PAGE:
Social media has become an integral way for hotel managers to reach potential guests, with TripAdvisor recently finding that some 40% of travellers use social networks for inspiration for their next trip while 76% use them to share their experiences with others.
But while social media creates huge potential for sales growth and increased online bookings, targeting guests isn’t as simple as using a hashtag here and there, or generating the most likes.
According to Google, over 60% of leisure travellers turn to the internet for inspiration. So what are the major ways to revamp your online distribution sales to make your hotel stand out from the travel pack?
Here are four key hotel marketing strategies to help you gain a better understanding and, in turn, maximise your direct online sales:
1. Promote your business online with social media
Social media platforms are the Holy Grail of the marketing world. By utilising social media sites such as Facebook, Twitter, LinkedIn, Pinterest and Google+ effectively, you can develop long-lasting relationships with your guests and boost both your brand awareness and loyalty.
It can be surprising how many companies miss the mark when it comes to representing their brand through social media. A boutique hotel that specialises in wellness and relaxation, for example, will have a vastly different target audience to that of a large hotel franchise. In this case, the boutique hotel may be better off being more targeted and posting to lifestyle and wellness communities in order to build a rapport with potential guests in this area.
Another consideration that is often overlooked is blogs. Creating a blog on your website that provides unique and engaging content will help potential guests develop an idea of your brand’s identity, and provide you with great content to post across your social media channels.
It’s also wise to support your online content with visual elements. Chesapeake Hospitality sales manager Clifford Ferrara recently told the Hotel Business Review the internet is “primarily a visual medium, and investing in high-quality photography and video is imperative”.
2. Sell more rooms online via social media channels
While hospitality must remain at the core of every hotel business, the ultimate goal for any hotel manager is, of course, sales, sales and more sales.
Interacting with potential guests through social media channels is the first step.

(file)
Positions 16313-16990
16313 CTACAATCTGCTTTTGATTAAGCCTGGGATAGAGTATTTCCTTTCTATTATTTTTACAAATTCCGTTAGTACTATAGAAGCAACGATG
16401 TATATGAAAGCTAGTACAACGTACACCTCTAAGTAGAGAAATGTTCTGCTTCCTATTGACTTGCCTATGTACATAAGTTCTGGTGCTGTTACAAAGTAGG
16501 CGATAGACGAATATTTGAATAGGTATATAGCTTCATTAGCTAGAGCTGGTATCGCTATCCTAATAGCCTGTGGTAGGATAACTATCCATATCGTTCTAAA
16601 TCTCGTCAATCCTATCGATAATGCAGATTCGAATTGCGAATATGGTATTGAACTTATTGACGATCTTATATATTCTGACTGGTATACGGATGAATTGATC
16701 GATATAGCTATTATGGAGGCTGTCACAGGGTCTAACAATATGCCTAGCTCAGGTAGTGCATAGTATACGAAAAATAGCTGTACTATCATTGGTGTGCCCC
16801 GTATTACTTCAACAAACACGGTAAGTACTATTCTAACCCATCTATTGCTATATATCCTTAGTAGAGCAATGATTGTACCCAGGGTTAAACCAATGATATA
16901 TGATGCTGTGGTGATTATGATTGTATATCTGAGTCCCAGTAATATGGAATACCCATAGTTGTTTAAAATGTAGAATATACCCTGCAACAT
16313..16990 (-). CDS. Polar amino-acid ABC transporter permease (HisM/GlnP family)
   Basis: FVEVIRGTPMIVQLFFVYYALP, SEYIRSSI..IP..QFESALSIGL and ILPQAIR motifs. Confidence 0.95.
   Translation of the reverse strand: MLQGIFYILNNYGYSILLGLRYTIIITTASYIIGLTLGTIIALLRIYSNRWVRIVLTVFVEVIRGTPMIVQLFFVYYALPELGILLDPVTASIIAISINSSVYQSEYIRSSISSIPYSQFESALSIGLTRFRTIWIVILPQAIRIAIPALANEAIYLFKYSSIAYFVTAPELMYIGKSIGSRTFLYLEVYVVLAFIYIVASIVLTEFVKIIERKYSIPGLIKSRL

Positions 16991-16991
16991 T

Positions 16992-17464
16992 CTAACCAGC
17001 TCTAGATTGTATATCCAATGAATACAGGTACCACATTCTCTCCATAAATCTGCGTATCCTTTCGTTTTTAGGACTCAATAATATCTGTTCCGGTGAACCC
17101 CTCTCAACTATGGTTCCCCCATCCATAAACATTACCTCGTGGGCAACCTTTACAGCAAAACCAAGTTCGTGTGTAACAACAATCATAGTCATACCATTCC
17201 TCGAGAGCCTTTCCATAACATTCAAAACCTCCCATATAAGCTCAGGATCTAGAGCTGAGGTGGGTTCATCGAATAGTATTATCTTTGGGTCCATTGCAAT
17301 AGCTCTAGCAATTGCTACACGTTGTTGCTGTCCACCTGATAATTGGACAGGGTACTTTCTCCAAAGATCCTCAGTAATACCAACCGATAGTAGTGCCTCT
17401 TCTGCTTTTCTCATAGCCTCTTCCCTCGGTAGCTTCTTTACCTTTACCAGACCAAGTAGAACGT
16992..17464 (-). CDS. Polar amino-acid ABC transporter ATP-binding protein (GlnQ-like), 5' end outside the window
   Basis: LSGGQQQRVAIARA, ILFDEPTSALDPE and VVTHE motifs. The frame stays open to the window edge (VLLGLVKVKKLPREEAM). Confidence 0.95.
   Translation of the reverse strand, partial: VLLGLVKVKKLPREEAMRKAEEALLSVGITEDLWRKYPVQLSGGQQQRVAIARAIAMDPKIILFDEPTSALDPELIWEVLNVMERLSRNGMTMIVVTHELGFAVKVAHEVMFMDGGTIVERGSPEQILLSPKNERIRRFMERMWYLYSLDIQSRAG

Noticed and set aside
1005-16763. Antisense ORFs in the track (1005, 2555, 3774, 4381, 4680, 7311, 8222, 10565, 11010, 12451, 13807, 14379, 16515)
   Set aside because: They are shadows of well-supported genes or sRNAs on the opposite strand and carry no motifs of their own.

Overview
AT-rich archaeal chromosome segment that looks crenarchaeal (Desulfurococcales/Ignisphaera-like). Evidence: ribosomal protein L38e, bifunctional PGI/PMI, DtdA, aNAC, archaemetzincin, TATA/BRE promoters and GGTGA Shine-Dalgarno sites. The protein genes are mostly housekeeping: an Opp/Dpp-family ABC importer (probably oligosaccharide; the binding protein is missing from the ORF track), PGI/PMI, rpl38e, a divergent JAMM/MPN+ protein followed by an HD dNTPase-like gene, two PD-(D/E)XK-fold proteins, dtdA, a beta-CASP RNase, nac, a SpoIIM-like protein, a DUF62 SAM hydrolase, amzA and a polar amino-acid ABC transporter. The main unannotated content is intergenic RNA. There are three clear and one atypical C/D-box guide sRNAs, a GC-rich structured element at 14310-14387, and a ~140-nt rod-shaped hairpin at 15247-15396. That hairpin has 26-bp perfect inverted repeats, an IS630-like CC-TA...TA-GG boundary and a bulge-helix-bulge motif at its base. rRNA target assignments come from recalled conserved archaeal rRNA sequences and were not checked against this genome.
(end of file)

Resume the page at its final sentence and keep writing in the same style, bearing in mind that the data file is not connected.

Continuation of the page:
Start by reaching them in the dreaming stage (the first of the 5 stages of travel), when they are just beginning to imagine their great escape and are inspired by social media posts and travel blogs.
The next step is to take advantage of the high engagement you get on social media. Implementing a booking engine that is integrated with your Facebook page, for example, will mean customers can book with you with ease. It’s also great news for your online booking targets.
3. Use online booking channels to increase sales
Direct bookings are an important consideration for any hotel looking to lower the costs they pay on commissions – and booking engines are crucial in this regard.
However, for optimised reach and exposure, hotels should also look to diversify their online distribution strategy and this is where a channel manager comes in handy. An efficient channel manager solution that connects to multiple online booking channels (or OTAs, as they are more commonly known) and meta-search engines, can dramatically increase your local and global reach and help your hotel engage with travellers when they are starting the buying process. Overall, the aim of a standout hotel marketing strategy is to be everywhere online, so potential customers can’t miss you.
4. Ensure your channel manager and booking engine are mobile-compatible
Research from SmartBrief shows 45% of hotel guests now travel with two devices and a steep 40% with three or more. This emerging shift to portable devices – such as iPhones, Androids and tablets – has changed the way travellers make online bookings, particularly when on-the-go, and made it a necessity for hotels to implement mobile platforms in order to boost revenue and cut costs.
How will you change the shape of your online distribution strategy?